He still cant get some of the Irish names though. I can see the Fr Dougal look on his face when someone says an Irish name.




  • 'he fell down on the FLOOR' when it's outside ---- it's ' the ground '!!!, in fairness thats just a bit dopey by them .




  • Oops69 wrote: »
    'he fell down on the FLOOR' when it's outside ---- it's ' the ground '!!!, in fairness thats just a bit dopey by them .

    No, that's just, as you say, dopey, most people would say ground, I think.




  • Irish - Hair bobbin
    English - Hair band

    When it's raining
    Irish - it's lashing outside
    English - It's pissing outside

    Irish - Buzzing
    I'm not sure what the English equivalent is.

    I use more of the English phrases only some of the irish phrases.
    Buzzing is bull****ting, isn't it? Only heard "buzzing" last year from an eejit builder who was going on about how the place he was working was going to be a strip club or some ****e.




  • This post has been deleted.


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  • Permabear wrote: »
    This post had been deleted.
    Yes, I think the usage I'm using is possibly Dublin-centric.
    "Why are you saying such ****e?"
    "I'm only buzzing."
    "Buzzing?"




  • This post has been deleted.




  • Yes, I think the usage I'm using is possibly Dublin-centric.
    "Why are you saying such ****e?"
    "I'm only buzzing."
    "Buzzing?"
    As in messing around or being facetious?




  • As in messing around or being facetious?
    Yes, I'm not sure if messing itself is Irish only, though, I used to, but then I remembered Kenneth Williams saying "stop messin' about!" but I think Irish just tend to drop the about.




  • de dubs 'do be buzzin of each udder' all de toime , in that sense it means getting on well together whether its recreational or working together .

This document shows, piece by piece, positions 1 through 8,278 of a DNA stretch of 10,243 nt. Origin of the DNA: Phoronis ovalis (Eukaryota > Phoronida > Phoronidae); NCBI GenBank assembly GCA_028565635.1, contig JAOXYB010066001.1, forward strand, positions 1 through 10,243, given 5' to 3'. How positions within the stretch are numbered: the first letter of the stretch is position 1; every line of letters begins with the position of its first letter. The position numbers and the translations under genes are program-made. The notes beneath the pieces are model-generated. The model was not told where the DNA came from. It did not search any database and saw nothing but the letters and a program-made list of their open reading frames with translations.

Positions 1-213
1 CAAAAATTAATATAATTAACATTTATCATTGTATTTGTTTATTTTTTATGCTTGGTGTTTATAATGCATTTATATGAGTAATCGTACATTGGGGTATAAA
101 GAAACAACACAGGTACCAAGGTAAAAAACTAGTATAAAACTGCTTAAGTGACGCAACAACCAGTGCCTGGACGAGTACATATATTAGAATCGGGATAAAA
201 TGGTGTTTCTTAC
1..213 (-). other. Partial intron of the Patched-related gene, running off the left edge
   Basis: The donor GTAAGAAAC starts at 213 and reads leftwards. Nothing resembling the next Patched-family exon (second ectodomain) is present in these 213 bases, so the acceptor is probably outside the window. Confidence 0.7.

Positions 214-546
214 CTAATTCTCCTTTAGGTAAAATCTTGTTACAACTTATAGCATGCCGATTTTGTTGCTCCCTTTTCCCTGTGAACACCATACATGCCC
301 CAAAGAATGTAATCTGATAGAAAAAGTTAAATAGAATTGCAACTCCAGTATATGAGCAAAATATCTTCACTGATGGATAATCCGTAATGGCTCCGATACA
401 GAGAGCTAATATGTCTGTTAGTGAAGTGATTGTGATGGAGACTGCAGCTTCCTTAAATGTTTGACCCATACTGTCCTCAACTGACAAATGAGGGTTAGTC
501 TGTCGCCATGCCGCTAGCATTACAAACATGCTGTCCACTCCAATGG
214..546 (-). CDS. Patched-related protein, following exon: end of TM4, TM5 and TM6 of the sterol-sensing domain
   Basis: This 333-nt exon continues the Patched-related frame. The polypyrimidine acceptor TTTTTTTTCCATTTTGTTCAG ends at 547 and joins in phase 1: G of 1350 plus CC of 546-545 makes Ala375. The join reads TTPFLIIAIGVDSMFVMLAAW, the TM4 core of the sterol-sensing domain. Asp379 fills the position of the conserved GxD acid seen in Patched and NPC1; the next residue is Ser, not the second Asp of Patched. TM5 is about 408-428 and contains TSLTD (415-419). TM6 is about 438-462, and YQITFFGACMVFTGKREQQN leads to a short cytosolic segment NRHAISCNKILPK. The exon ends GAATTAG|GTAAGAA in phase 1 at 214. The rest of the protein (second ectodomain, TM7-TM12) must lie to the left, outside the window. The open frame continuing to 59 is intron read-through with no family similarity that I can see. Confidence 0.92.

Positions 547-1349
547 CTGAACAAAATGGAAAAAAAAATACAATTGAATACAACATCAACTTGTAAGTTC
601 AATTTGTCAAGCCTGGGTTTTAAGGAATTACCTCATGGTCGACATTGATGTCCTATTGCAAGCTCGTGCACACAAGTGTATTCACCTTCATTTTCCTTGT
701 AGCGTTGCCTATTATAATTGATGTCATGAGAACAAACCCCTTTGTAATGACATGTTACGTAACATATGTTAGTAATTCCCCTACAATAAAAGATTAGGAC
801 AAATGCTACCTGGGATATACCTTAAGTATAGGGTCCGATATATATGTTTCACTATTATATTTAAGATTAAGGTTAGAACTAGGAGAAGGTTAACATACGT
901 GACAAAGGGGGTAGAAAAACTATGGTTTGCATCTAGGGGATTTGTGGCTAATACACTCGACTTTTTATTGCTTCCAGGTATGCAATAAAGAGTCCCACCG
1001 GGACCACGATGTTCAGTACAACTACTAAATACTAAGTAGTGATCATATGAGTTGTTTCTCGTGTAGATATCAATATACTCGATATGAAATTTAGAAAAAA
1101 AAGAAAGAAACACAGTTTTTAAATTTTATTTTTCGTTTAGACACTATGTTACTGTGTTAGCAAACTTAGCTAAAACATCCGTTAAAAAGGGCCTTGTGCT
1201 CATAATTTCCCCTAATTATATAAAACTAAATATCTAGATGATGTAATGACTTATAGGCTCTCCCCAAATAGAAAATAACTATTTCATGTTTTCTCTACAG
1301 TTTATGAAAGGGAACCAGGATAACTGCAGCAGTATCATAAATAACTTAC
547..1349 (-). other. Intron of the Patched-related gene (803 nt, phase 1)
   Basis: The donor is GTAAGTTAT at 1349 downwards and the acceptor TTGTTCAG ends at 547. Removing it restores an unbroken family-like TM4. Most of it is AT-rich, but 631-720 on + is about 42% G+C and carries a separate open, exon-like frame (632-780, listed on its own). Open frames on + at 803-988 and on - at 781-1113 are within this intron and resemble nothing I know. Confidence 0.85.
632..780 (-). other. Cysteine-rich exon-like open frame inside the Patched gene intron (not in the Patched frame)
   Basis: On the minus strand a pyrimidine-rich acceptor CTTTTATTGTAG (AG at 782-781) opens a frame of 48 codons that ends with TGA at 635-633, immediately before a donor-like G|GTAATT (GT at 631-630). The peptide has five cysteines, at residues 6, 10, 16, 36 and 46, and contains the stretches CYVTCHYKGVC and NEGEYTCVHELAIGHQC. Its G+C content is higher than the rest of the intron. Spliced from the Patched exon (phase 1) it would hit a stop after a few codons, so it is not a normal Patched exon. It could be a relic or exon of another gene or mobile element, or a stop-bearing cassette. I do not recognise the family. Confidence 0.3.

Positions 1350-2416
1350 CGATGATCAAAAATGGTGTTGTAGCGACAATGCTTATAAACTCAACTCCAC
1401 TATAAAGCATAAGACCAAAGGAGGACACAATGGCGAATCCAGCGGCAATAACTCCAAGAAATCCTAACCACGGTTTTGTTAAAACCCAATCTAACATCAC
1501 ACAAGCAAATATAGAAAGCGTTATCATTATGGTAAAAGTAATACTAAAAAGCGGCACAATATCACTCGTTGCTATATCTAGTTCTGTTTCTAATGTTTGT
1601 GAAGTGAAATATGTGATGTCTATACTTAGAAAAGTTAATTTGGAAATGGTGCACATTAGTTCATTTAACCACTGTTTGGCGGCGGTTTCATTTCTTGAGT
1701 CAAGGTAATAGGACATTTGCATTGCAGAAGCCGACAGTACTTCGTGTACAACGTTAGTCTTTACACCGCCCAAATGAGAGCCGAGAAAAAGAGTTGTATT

• If I went back through all the posts I would probably find it has already been mentioned, "I was sat"instead of "I was sitting","I was stood" instead of "I was standing".English people showing their brilliant grammar skills with their own language.




  • I love the way some in the UK add an R when there are two vowels following each other. Scratching my head to think of an example, but let's say Emma Ellis. It can turn into Emmar Ellis.

    Re going for the messages, I also would love to know the etymology of that one! I read upthread that it was connected with going to the post office for telegraph messages and picking up a few bits in the shop whilst there, or writing a message to the shopkeeper for the illiterate maid to pick up for the Lady of the Manor.

    I was reading a book recently based in Scotland and one of the characters kept mentioning going to the shops for "Comestibles" Now I wonder if the "mes" in that word morphed into messages. The phrase is used in Scotland AFAIK. Although it's a long shot.

    Anyway I had to look up the word comestible, I had never come across it used in everyday speak up to then. For shame.

    There is also the Fetch, Shall, and Perhaps. We say Get, Will, and Maybe.

    It is totally fascinating.




  • lulu1 wrote: »
    Did anyone ever notice when they go to stay with friends/family in england that they would drink tea all day and nothing to eat with it..
    And to complicate matters, they call their dinner tea (which mostly doesn't include a cup of tea).




  • lardarse wrote: »
    I`m originally from over the Irish sea, and was living down in London with my Irish girlfriend, her teenage sister came over to stay with us for a few weeks. We where walking down the road one day, when she stopped dead in the street and burst out laughing. So i asked her whats up? She pointed at the side of a mini bus, which read "dial-a-ride" which in london at the time was a service to take the old folks to hospital appointments and the like. She was thinking London had some very liberal sex laws.

    lol. On a trip to Galway once I saw an attractive young female backpacker (looked american) thumbing with a small bunch of flowers and a sign that said 'a flower for a ride' :eek:


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  • Whats the craig saying that to an English person will give you strange looks.